Figuratively, if a university is likened to a vehicle where accuracy and speed are key to deliver impact, then lending "autonomy" only to one part, say the steering wheel and not the gearbox, will not change anything.
Such are the intricacies that must be understood in the world of academe if things are to go full throttle.
Failing to appreciate this fundamental is to "fail" the university, which is the crux of the current issue. Not just confined to the presidency or chairmanship, especially when the person concerned is clueless.
I recall one higher eduction KSU who compared "autonomy" with a camel getting into a tent. And he reckoned it takes five years for the beast to do so!
This weird idea came from a seemingly apolitical professional (if civil servants then can qualify as one) – without the slightest hint of what "autonomy" entails. So what is the fuss all about? Storm in a teacup?
Lest we forget all this started during the days when corporatising the university was considered the in-thing. Blindly emulating the corporate sector, the then university council was sacrificed to accommodate a board of directors (as it is now) instead. Explicit to this idea was to place the university under a tighter grip of the government, through the ministry of education. So it is no surprise that the alleged political appointees became convenient pawns to ensure that the political agenda took precedence over academic ones.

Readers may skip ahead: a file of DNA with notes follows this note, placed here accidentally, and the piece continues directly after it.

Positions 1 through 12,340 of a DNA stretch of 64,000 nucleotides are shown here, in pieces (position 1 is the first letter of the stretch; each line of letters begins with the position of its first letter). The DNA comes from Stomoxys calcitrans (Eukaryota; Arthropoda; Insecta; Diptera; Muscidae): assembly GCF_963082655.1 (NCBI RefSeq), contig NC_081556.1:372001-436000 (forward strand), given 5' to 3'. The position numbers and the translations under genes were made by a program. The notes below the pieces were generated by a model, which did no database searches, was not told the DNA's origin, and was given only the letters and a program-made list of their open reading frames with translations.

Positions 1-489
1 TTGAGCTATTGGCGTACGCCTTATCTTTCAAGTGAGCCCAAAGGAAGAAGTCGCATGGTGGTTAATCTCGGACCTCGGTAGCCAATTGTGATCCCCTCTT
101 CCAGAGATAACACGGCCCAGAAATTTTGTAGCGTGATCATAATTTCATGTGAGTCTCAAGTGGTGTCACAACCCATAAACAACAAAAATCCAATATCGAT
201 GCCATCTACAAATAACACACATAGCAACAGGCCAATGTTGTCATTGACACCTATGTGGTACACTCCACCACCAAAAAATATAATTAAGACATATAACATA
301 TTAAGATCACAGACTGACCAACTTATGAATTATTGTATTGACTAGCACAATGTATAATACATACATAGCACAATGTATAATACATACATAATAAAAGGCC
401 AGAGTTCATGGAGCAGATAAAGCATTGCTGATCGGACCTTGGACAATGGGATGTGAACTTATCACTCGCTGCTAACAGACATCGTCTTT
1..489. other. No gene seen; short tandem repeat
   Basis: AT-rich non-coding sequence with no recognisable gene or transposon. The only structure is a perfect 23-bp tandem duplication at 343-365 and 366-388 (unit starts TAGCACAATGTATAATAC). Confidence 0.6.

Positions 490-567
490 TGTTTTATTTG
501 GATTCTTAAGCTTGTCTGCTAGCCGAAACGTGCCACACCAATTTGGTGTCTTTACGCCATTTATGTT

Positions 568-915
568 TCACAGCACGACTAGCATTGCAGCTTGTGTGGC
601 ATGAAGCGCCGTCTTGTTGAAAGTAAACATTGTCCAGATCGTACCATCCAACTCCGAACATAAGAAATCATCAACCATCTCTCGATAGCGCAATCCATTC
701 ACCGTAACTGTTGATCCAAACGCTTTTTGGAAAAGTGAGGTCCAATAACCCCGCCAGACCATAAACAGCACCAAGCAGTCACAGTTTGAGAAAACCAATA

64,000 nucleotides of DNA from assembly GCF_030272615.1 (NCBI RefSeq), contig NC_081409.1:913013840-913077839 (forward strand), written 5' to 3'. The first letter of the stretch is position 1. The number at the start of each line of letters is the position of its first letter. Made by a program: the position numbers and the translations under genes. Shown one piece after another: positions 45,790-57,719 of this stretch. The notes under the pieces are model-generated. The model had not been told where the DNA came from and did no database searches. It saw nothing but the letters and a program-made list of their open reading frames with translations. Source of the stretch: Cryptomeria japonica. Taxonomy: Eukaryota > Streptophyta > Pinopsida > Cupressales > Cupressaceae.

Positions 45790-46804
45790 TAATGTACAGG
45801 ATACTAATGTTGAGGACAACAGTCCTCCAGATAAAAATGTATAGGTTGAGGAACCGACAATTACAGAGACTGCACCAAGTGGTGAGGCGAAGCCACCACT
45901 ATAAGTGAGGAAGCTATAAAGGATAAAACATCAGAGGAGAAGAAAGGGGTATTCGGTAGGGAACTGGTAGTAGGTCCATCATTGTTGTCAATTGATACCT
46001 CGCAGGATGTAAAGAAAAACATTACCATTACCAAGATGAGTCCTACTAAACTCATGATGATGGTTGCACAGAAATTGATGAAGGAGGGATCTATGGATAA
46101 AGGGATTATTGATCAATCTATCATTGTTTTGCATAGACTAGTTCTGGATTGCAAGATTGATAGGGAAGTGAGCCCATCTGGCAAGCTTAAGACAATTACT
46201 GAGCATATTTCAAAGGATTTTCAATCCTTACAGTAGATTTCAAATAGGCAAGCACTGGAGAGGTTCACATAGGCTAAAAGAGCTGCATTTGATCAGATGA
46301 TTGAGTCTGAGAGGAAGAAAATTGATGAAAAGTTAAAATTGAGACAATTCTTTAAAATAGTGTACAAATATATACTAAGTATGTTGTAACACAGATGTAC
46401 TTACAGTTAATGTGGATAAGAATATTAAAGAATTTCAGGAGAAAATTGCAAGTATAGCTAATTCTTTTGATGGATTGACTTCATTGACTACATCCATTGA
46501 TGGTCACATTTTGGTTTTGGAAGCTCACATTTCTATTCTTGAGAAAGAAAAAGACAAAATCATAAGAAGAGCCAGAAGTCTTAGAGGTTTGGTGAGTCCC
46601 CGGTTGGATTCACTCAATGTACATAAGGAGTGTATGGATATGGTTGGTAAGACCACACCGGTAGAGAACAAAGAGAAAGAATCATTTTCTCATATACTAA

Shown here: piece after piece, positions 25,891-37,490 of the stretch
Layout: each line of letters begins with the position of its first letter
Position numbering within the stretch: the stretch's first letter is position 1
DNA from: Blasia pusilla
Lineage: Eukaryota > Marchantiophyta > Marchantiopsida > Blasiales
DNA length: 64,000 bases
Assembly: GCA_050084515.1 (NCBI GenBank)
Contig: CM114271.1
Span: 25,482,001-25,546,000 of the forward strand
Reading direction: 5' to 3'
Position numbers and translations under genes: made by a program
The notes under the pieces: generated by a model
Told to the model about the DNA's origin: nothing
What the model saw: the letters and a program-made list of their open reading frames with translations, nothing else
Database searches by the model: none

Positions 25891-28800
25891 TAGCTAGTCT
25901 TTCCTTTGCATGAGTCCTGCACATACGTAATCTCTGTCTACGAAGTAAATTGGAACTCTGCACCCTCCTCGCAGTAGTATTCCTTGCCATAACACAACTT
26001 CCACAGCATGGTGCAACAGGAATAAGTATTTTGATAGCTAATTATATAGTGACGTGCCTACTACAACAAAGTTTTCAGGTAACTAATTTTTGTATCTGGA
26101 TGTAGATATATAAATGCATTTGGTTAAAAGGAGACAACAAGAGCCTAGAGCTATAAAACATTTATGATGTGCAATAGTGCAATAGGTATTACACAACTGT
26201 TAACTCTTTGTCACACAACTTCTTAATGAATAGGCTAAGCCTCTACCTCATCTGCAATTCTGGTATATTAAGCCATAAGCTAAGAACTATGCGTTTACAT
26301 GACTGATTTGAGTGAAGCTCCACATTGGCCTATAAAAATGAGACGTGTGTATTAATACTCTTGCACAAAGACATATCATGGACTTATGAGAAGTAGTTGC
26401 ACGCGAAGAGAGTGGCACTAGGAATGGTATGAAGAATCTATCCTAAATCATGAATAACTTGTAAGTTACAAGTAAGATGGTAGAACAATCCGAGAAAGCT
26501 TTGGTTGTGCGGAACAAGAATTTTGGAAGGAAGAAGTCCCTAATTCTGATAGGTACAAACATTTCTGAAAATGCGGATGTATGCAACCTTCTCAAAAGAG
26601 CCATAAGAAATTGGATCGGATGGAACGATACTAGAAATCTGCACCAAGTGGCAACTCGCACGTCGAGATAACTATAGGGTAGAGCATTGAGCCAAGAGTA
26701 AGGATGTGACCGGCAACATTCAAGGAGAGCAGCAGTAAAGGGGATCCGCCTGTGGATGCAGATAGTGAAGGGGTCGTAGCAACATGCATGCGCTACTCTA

The "human capital" (economic) agenda coming out of The Human Capital Theory is one, at the expense of the Falsafah Pendidikan Kebangsaan that speaks a different language of a balanced, harmonic and "sejahtera" human being (insan seimbang, harmonis lagi sejahtera dirinya). In other words, the issue at hand is just symptomatic of a larger "invasion" into the university system that now acts as a defunct idea of the corporate version. Whereas in the case of the latter the CEO has autonomy to call the shots, not so for the former.
In contrast, the university council that was hijacked in the name of corporatisation was inherently autonomous. The chairman is elected by the council, and he/she could even be a politician from the opposition party. This is the case for the University of Malaya where Dr Tan Chee Khoon (an opposition leader) was elected as chairman (think of the recent PAC chairman) after serving the council for the longest time from 1950s. And he left a significant mark on the development of the oldest university in the country.
In hindsight, we have got it right and we have proven it to the world. But then change our stance for political expediency. And that is where the problem lies distracted by the current hoo-ha that is more of a symptom of deeper interference that must be stopped once and for all as the new government has given its assurance.
Indeed, we have been barking at the wrong tree yet a again. Turning a mountain out of a molehill without really discerning what the root of the problem is.
The writer is the rector of IIUM and chairman of USIM. He also served as the 5th USM vice-chancellor (2000-2011).